The leader of one of the country’s major unions told our delegation that Colombia is $48 billion in debt to the International Monetary Fund and the World Bank and is in danger of defaulting on its loans. Colombia may soon face a financial collapse on the level of the recent collapses in Argentina and Uruguay.

Uribe’s answer to the economic crisis is a kind of economic shock therapy that will force accelerated development on a country that has been devastated by decades of war and displacement.

He wants to privatize and sell off public services and utilities–a move that will lead to massive layoffs in a country already dealing with double digit unemployment.

He wants to promote massive energy projects such as new oil fields, new coal mines, and new hydro-electric dams. These projects will bring an infusion of foreign capital into the country, but most of the profits will go to the multinational corporations that take the initial financial risk. Worse yet, they will force people off their land, adding to the existing humanitarian crisis in a country that already has over 2 million internal refugees, and increasing the concentration of land ownership in a country where the 5000 largest landowners own 48%of the land.

He wants large-scale commercial agriculture to replace small-scale subsistence farming. But growing cash crops for export has failed Colombia in the past–crashes in wheat prices and coffee prices devastated the Colombian economy in the 1980’s and 1990’s. Now business leaders, like the members of Barrancabermeja’s Chamber of Commerce are touting the African Palm as the source of Colombia’s economic salvation. Large food conglomerates like Nabisco, General Foods, and Unilever are buying up palm oil as a cheap base ingredient for junk food products. But as one economist pointed out to us, these corporations and the international lenders they are closely related to are encouraging poor countries around the world to increase their palm oil production. Soon the market will be flooded and prices will crash again.

The only Colombian crops that reliably fetch a good price are coca and opium poppies.

To make matters worse, in order to fund his military build up, Uribe will be forced to either cut back on social services or borrow more money from international lenders.

All of this points to increased poverty and increased social unrest in a country where over half the population already lives on less then $2 a day.

Its hard to imagine things getting worse in Colombia than they already are, but Uribe’s political, economic, and military policies could combine to push Colombia over the edge into an absolute bloodbath. One Jesuit priest, himself a pacifist, told us:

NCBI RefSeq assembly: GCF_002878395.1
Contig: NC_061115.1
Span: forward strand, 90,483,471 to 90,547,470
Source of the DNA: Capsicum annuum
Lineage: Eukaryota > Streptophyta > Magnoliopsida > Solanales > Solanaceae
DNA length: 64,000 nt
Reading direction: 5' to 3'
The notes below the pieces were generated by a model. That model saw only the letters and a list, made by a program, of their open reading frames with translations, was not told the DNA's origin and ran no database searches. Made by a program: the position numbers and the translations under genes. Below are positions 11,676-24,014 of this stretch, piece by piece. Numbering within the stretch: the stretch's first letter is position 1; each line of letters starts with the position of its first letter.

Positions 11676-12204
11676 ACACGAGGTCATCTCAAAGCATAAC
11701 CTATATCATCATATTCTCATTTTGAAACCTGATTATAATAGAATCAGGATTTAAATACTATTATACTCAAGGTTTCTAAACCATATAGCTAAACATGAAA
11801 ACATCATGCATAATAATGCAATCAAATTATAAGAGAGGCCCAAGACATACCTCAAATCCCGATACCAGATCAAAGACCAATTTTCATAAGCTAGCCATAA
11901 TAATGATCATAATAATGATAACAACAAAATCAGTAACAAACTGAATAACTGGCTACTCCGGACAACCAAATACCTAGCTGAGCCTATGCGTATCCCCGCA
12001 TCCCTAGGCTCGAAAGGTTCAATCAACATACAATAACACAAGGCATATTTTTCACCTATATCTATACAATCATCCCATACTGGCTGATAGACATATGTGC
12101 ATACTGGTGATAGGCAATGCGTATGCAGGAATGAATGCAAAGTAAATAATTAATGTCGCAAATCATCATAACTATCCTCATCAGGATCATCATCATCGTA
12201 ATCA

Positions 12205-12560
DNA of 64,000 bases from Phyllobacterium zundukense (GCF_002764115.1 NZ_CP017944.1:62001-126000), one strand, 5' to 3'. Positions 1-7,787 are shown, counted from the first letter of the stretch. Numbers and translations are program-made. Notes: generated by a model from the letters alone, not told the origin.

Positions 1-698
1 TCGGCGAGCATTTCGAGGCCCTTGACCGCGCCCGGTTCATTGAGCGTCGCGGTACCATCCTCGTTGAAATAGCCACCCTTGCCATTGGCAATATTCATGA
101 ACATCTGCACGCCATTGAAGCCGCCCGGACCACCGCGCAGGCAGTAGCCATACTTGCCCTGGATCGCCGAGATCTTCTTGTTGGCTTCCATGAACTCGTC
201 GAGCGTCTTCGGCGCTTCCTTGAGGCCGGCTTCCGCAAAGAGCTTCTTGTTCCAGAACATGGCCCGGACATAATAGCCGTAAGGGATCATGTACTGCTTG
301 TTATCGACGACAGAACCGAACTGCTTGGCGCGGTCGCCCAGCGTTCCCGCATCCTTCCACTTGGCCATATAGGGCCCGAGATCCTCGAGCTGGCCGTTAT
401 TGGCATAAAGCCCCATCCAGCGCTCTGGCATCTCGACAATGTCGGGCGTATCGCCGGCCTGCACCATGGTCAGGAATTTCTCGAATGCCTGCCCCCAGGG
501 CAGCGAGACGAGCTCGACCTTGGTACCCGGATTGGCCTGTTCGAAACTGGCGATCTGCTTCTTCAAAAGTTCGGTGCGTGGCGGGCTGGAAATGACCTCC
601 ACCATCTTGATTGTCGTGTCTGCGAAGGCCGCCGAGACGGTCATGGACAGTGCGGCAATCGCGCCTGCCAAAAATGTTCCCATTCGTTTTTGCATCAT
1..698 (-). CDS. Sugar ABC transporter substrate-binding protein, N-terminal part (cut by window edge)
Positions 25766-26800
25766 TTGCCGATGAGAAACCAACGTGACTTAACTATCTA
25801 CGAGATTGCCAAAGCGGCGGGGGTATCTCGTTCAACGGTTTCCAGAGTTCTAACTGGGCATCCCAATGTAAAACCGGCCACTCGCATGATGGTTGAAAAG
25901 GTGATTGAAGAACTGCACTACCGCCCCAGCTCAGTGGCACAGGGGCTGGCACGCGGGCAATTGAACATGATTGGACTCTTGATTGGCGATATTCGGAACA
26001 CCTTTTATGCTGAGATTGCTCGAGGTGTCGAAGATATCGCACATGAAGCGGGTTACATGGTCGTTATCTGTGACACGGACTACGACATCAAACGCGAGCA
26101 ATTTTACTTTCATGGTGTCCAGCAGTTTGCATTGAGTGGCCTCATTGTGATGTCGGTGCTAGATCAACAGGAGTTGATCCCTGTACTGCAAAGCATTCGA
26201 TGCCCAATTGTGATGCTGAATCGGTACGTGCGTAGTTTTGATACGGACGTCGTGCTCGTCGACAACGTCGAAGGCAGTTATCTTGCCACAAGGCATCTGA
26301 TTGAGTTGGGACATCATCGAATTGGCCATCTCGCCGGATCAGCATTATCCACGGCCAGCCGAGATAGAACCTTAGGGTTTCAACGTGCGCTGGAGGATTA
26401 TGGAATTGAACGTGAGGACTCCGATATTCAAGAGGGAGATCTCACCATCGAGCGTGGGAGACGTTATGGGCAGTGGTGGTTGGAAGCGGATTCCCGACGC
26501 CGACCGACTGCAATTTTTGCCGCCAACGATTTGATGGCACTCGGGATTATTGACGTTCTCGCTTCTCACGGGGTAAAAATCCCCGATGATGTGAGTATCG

“The majority of the people in Colombia now understand that war is not the solution to any problem. We don’t like the FARC war. We don’t like the ELN war. We don’t like the paramilitary war. But if you start again introducing arms, introducing again the state of siege, if you eliminate the rights people got in the 1991 Constitution . . . If you do this people will feel they are attacked. Our people are a very noble people. If you attack them they will say someone has to take up arms again.”

Uribe is depending on more weapons, funding, and military training from the United States to give his government the military strength to impose its political and economic will on the United States. These policies will only plunge the country deeper into war. As one OFP activist told us:

“The conflict in Colombia arose out of social inequalities, and as this war intensifies, we are losing our rights, and seeing our lives become more uniform. This war can’t end through fighting it can only end through structural changes in our society.”

Echoing her sentiments, a labor leader told us that Colombians want to be free to build a country “the size of their hearts and the shape of their dreams.” War, violence, and repression stand in their way. We in the U.S. need to work to end U.S. military aid to Colombia, to get our government and the repressive forces it supports to step out of the way and allow the Colombian people to take control of their own country, their own economy, their own lives.

Sean Donahue is Co-Director of New Hampshire Peace Action. He recently returned from a trip to Bogota and Barrancabermeja with a delegation organized by School of the Americas and Witness for Peace.

He can be reached at wrldhealer@yahoo.com.